“We see about 13,000 interisland trips that are occurring every week and the number of COVID cases that are tied explicitly to interisland travel is very few," he said. "We are working to get the data so that we can make an informed decision, but when on a quick look at the data that we have, it seems like interisland travel, especially Oahu residents traveling to Maui or Maui County, for example, have not resulted in huge number of cases.”

The governor says he’ll be meeting with Mayor Victorino today and hopes to have better data to share when they discuss reinstating the quarantine.

--HPR's Sandee Oshiro

Council on Revenues keeps projection of 7% decline in state collections

The state government is likely to experience a protracted reduction in the tax revenue used for essential services.

The Hawaii Council on Revenues, which issues quarterly projections on state tax collections, maintained its earlier estimate that revenue for 2020 would decline by 7 percent compared to last year.

That reduction is expected to linger through 2021.

Council member and economist Carl Bonham said yesterday that the pessimistic forecast was driven by massive uncertainty over international travel and the prospect of additional fiscal stimulus from the federal government.

"Obviously the bottom line is if we don’t get our own outbreak under control, no one is gonna want to travel bubble with us and the community is not going to want to open to tourism. There’s too many unknowns," he said. "The really big issue that could change everything is testing capacity and new faster tests. That would improve people’s willingness to travel and allow us to relax quarantine rules."

The state government is facing a revenue shortfall of more than $2 billion. Lawmakers covered some of that by reallocating existing funds, but also authorized the Governor to borrow money from the U.S. Federal Reserve.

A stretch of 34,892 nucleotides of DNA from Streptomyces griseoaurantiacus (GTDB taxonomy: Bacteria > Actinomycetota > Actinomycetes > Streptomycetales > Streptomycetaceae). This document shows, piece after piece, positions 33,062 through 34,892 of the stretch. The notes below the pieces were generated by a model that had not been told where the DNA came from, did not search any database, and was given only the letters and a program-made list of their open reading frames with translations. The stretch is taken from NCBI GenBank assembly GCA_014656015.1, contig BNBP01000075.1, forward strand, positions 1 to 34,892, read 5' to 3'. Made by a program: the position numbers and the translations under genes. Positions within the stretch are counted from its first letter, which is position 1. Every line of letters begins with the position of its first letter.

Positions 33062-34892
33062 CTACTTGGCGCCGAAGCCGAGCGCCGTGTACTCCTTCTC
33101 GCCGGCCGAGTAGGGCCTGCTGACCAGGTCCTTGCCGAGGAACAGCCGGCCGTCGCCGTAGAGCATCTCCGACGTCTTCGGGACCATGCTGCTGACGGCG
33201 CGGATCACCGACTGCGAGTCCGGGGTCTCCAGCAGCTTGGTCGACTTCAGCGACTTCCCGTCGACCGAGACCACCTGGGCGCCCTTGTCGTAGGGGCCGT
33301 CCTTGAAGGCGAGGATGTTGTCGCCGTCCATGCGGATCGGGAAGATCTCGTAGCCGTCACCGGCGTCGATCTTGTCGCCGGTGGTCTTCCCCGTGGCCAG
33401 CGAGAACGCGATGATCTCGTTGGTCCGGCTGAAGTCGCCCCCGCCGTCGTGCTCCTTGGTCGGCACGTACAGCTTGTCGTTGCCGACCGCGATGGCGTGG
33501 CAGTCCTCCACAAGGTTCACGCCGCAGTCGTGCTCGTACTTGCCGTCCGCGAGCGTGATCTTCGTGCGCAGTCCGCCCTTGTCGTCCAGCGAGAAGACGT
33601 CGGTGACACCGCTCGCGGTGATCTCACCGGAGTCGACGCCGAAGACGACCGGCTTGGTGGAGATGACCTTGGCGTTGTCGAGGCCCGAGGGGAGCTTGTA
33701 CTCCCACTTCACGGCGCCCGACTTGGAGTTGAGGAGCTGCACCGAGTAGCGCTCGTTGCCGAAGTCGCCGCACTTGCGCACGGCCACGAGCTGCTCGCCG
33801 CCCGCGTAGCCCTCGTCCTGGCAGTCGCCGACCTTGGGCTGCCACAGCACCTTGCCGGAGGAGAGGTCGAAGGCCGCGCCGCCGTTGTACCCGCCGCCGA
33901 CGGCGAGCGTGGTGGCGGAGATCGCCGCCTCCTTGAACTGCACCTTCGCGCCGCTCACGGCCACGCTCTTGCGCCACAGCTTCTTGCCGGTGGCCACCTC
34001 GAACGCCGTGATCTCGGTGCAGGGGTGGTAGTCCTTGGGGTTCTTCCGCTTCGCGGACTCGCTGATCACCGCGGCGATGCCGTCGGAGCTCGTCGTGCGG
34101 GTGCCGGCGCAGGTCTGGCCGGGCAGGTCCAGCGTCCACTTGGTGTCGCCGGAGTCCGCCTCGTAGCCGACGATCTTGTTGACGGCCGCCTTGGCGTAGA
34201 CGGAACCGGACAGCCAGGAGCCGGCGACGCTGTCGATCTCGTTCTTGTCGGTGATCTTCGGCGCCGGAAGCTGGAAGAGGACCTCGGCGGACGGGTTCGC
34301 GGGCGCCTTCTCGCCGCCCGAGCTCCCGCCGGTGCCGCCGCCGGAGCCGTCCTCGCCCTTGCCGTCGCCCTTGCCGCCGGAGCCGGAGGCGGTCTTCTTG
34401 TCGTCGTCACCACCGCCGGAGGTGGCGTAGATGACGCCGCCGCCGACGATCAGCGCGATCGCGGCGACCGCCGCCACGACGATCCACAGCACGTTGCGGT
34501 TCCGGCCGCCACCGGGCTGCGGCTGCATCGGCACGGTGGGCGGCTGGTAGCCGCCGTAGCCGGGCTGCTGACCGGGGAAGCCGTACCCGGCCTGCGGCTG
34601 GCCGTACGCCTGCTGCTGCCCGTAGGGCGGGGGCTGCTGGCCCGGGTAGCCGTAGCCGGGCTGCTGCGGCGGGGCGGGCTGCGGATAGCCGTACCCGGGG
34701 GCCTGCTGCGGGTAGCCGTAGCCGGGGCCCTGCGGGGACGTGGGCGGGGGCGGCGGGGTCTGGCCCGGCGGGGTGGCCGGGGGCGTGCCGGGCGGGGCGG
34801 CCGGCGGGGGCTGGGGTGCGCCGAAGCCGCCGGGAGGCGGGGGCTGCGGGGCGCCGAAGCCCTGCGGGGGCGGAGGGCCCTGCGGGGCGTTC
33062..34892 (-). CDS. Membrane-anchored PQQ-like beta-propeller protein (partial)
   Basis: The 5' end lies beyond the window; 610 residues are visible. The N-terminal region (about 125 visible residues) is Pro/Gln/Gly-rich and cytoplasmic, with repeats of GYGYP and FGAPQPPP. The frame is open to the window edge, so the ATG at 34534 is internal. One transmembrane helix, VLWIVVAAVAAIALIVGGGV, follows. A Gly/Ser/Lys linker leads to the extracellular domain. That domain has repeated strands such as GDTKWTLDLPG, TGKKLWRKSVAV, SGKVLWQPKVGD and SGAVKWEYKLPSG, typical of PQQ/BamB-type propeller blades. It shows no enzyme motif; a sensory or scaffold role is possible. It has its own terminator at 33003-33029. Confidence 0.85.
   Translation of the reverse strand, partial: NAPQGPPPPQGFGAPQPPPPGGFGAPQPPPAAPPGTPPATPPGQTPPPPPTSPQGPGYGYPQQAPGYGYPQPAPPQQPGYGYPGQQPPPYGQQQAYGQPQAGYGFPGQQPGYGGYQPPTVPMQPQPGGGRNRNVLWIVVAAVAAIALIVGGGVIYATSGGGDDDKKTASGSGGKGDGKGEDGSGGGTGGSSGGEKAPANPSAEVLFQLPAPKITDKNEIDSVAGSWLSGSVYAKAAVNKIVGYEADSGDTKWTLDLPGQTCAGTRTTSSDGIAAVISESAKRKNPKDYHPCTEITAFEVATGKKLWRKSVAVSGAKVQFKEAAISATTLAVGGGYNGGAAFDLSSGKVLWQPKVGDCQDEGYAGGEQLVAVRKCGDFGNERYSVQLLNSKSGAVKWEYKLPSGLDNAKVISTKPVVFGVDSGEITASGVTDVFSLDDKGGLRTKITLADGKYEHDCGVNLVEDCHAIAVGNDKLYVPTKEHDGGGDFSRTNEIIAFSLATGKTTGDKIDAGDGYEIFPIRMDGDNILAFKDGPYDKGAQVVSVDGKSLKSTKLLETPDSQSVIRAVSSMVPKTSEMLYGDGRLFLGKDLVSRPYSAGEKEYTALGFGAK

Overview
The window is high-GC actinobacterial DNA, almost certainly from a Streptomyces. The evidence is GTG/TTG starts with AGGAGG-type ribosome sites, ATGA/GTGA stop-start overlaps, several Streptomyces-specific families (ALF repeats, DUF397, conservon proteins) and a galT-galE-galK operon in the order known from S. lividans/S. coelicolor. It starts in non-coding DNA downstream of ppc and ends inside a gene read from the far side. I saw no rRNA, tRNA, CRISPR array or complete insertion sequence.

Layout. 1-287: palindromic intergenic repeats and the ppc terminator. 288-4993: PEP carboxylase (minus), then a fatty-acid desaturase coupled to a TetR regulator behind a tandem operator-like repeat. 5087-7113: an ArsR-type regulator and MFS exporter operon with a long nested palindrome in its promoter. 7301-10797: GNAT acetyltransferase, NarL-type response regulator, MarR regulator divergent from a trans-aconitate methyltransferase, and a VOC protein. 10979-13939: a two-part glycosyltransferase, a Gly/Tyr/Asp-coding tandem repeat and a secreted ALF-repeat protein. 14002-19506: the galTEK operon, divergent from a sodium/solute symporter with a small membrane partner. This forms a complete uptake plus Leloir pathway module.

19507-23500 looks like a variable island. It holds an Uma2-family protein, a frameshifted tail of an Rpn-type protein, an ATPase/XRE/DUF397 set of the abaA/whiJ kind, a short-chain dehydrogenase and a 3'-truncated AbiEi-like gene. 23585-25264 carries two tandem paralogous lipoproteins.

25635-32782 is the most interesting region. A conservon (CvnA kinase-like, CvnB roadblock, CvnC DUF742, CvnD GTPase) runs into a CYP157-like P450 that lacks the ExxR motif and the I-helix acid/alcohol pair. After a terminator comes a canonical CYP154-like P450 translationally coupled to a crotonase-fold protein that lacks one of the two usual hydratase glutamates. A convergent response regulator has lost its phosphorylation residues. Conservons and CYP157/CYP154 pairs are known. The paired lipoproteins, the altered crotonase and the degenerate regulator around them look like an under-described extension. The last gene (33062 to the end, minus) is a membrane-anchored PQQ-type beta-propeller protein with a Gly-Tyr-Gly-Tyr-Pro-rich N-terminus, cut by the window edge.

Gov. David Ige has not ruled out the possibility of pay cuts or furloughs of state workers.

--HPR's Ryan Finnerty

Governor line item-vetoes $100 extra in jobless benefits pending Congress action

An extra $100 a week in unemployment benefits approved by state lawmakers won't go into effect, at least not immediately.

Gov. David Ige line item-vetoed $230 million earmarked by the Legislature in Senate Bill 126 to pay for the benefit to partially make up for the federal $600 Plus Up unemployment benefit that expires today.

Ige said it's uncertain if Congress will approve additional unemployment assistance and until there's more clarity, the state will put off creating its own program for relief.

Other line item-vetoes in the budget bill will:

•  Decrease the appropriation out of the Emergency and Budget Reserve Fund, also known as the rainy day fund, from $90 million to $70 million for airport screening and health assurance security. The governor said the state Department of Transportation determined the lower amount would be sufficient to test, verify and monitor travelers.

• Lower the amount set aside out of the reserve fund from $100 million to $50 million for housing and rental assistance after the Hawaii Housing Finance and Development Corp. determined the smaller amount would be sufficient to start a program for housing relief.

• Decrease the sum appropriated out of the reserve fund from $100 million to $61 million to buy and distribute personal protective equipment to hospitals, child care facilities, elderly care facilities, businesses, schools and nonprofits. The state Department of Defense said the lower amount is sufficient for PPE and the remainder will be used for sanitation and disinfectant supplies.

Following usual practice, the governor returned the unsigned S.B. 126 to the Legislature with the line-item vetoes. He will then sign and submit the measure with the line-item vetoes today.

--HPR's Sandee Oshiro

This is a developing story. Please check back for upates. Editor's note: We’d like to hear how you’re coping with the latest COVID-19 developments and the state's phased reopening. You can call our talkback line at 808-792-8217. Or e-mail us at talkback@hawaiipublicradio.org.